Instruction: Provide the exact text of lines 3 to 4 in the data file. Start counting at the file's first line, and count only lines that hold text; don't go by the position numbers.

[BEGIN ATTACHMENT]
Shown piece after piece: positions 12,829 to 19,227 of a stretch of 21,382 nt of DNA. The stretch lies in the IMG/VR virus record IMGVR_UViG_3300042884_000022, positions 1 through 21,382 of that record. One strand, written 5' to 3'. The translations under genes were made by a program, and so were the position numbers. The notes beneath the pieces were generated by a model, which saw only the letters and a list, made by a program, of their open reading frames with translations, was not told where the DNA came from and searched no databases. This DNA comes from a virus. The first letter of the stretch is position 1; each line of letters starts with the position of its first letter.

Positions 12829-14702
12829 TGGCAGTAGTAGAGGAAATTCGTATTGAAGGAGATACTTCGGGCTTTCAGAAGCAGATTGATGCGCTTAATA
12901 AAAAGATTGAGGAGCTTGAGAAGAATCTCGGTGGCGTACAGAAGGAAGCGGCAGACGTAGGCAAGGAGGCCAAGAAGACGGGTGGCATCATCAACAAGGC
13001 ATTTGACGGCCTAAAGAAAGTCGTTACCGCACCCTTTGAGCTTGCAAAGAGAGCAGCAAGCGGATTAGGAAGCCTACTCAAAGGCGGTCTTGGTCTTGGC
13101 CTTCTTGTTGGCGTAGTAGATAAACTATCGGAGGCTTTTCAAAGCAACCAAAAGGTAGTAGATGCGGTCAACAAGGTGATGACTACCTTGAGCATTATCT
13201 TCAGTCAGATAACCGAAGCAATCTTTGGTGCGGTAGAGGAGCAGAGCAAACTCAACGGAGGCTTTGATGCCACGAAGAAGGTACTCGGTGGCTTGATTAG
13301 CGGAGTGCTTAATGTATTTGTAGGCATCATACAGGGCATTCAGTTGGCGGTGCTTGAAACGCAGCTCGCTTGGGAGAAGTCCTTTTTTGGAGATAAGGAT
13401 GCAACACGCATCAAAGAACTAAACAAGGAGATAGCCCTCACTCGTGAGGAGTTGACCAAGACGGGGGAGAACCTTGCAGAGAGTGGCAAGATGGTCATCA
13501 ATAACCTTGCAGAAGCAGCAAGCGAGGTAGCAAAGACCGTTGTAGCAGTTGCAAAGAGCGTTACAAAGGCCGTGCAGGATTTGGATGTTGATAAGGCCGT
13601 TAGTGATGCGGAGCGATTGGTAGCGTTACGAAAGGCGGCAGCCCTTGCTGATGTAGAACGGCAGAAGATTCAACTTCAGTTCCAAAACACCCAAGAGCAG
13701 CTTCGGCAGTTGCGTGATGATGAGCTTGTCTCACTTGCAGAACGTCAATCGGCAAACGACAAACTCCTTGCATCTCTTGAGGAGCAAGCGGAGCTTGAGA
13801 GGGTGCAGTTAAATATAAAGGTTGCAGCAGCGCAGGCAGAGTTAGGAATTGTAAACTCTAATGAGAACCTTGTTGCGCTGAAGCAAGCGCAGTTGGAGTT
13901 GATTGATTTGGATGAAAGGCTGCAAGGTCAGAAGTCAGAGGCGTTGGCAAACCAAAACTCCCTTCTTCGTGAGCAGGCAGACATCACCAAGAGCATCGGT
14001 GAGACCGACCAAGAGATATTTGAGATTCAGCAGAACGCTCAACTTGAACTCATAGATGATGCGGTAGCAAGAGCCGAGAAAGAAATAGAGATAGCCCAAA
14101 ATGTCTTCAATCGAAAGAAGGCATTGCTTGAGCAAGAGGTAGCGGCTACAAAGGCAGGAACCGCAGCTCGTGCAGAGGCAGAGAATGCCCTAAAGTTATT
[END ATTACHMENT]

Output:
12829 TGGCAGTAGTAGAGGAAATTCGTATTGAAGGAGATACTTCGGGCTTTCAGAAGCAGATTGATGCGCTTAATA
12901 AAAAGATTGAGGAGCTTGAGAAGAATCTCGGTGGCGTACAGAAGGAAGCGGCAGACGTAGGCAAGGAGGCCAAGAAGACGGGTGGCATCATCAACAAGGC